Dear Mr. El Niño:
May I call you El?
I’m hoping you’ll come visit us this winter and stay for a while. I miss the wave after wave of storms from northern cold fronts or the soothing Pineapple Express warm tropical storms that stretch from Hawaii to California. You have an open invitation to come anytime.
I know we were not always the best hosts. We took you for granted and blamed you for downpours. I remember the winter of 1997 and 1998; you came with energy – perhaps too much? “Another winter of El Niño?” I sighed back then. We had been spoiled by your numerous visits in the early ’90s. I griped, “When will this guest leave and give us some peace and quiet?”
But you have to admit, that year you outdid yourself. February 1998 – we had flooding and massive rainfalls, record levels for a single month – 15 inches in San Francisco and 14 inches in Los Angeles. Even in the Central Valley, Fresno had 8 inches of rain in that month while Sacramento had 13. Almost all our counties were declared disaster areas. I wasn’t a happy camper, but my ski friends fell in love with you with a snowpack double the average. You knew how to make an impression.
Since then, you’ve dropped in only once in a while and were a tepid visitor. You came for a short stay in 2002 and 2004. I don’t even remember the quick stopover in 2009.
What happened to your spirit? Did I say something wrong? Did I offend you? If so, I’m so sorry and apologize. Should I make a pot of coffee so we can talk? I promise not to complain and make snarky remarks about the day after day of rain and gloomy weather.
Truth is, with our current Great Drought and the resulting clear days of winter for the past three years, you’ve almost killed me by your absence. During our weeks and weeks of sunny, cloudless days, I felt compelled to work outside. I labored hard under clear skies and moderate weather. I longed for a rainy-day excuse to stay inside.
I once had a relative come visit from Wisconsin who didn’t like it here during the winter: “You work too hard. Too good of weather. No days off. I need a break, so I’m going back home to bad weather, snow and ice fishing.”
Yes, I did not truly appreciate you. I occasionally thought of you like the family relative you hoped would not come for the holidays. I secretly wanted you to go away. Having a houseguest for months made me grumpy. I couldn’t get anything done and always had to set a place for you at the table. I wanted to have my normal home back.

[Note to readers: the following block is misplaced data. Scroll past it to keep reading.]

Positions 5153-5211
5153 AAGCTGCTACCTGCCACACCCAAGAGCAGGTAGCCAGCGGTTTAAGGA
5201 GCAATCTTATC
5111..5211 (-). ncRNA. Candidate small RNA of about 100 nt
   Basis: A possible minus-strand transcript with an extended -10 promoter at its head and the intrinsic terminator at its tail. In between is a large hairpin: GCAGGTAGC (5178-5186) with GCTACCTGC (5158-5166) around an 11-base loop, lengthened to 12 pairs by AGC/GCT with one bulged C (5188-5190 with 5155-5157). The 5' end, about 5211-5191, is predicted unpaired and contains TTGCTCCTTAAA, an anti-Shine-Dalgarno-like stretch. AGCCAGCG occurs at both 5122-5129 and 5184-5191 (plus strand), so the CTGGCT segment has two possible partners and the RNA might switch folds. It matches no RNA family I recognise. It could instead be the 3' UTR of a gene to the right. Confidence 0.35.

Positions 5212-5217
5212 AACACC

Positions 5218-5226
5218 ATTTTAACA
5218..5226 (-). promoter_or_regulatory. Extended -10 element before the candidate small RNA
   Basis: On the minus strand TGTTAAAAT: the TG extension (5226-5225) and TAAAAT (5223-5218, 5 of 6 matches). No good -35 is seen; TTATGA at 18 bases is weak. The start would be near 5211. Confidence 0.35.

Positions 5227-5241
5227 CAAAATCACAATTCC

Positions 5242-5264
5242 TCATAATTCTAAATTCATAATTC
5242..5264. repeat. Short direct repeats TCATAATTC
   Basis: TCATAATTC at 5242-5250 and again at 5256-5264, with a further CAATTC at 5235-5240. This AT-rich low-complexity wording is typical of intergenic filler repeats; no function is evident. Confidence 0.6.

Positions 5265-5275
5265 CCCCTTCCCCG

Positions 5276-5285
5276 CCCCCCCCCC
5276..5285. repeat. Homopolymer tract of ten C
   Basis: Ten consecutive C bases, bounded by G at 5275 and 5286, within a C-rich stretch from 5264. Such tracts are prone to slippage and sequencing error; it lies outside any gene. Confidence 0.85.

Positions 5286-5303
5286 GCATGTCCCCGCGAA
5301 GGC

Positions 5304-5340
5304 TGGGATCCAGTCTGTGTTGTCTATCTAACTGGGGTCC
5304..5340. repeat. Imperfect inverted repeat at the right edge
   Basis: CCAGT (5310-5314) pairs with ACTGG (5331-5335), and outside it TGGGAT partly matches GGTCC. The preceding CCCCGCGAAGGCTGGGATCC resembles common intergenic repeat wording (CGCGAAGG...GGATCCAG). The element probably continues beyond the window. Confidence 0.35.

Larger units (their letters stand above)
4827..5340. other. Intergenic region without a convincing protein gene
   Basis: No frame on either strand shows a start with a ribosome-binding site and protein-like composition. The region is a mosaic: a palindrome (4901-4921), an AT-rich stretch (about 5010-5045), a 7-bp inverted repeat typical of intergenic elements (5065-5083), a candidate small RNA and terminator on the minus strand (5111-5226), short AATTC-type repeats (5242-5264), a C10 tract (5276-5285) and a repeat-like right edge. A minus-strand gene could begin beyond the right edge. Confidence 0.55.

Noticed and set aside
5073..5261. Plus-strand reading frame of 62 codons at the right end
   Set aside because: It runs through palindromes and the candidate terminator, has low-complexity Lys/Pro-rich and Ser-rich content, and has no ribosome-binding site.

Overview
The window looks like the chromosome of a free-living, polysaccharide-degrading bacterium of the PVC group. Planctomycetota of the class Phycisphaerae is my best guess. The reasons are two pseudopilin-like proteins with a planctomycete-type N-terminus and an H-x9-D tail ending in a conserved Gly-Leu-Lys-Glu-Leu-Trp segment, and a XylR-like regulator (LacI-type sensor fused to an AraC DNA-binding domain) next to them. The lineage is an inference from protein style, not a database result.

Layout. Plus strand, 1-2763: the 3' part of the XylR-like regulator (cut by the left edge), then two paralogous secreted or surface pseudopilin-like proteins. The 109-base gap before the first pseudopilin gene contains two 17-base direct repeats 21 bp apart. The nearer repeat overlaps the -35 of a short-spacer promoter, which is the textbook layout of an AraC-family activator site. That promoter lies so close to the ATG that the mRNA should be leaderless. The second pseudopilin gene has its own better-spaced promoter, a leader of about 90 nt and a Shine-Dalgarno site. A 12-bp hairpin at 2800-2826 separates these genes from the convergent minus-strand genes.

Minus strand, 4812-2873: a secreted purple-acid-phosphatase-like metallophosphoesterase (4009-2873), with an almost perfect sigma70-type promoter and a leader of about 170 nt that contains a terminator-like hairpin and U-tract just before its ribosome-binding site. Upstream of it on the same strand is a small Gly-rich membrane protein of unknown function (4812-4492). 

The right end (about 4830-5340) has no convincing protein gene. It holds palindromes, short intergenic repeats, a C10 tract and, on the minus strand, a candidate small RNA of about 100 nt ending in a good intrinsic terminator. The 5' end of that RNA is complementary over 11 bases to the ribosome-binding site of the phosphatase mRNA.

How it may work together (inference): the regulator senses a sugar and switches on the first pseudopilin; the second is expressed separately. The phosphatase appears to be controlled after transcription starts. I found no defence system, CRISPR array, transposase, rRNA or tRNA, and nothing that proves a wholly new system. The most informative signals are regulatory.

But without you, maybe normal isn’t that great. We’re thirsty for the warmth you bring. Not to mention the gifts of water. Who would have thought I would want those seemingly simple presents of rain? Or how I long for your stormy personality and overcast days?
And even something that could depress me: the long, foggy days of winter, sometimes for more than a week I’d never see the sun … well, fog was a byproduct of your visits and the moisture you brought in. I have forgotten the feel of damp, foggy days. Not to mention the fact that fog blocks out the sun and keeps temperatures low, a perfect formula to create chilling hours our peaches and nectarines need for proper dormancy. My fruits woke up in the spring grouchy because they couldn’t sleep well in winter; they liked the fog you brought during your stays.
Excuse me for not putting out the welcome mat for your sister, La Niña; I find her rather icy, a cool personality like a cold shower – actually not a shower. Such a dry temperament. I want to avoid such blind dates.
And speaking of family, I’m not sure I like it when you bring your cousin, GW – or should I call him by his formal name, “Global Warming”? When he comes, the conversation immediately becomes political. Some of my neighbors don’t believe he exists or ignore his presence. I think he’s moved in as a permanent neighbor that I have to learn to live next to. But he moves slowly, so I have time to make changes – and I don’t believe his presence means I have to start growing tropical plants instead of peaches … or should I?
But I stray from the topic of this letter. You are planning to come this winter, aren’t you? I’ve heard rumors you’re weak – anything I can do to help boost your energy? We’ve prepared the spare bedroom, and you are, of course, welcome to stay the entire winter.
Am I making myself clear? I promise to stay up at night and listen for your arrival, the soft pitter-patter of raindrops on the roof. And I’ll stand out on our farmhouse porch when your emotional fury appears with each big storm. All are welcomed to these parched lands. The whole family is thirsty for your visit. Please come. OK?
David Mas Masumoto is an organic farmer near Fresno and award-winning author of books, including “Epitaph for a Peach” and “Wisdom of the Last Farmer.”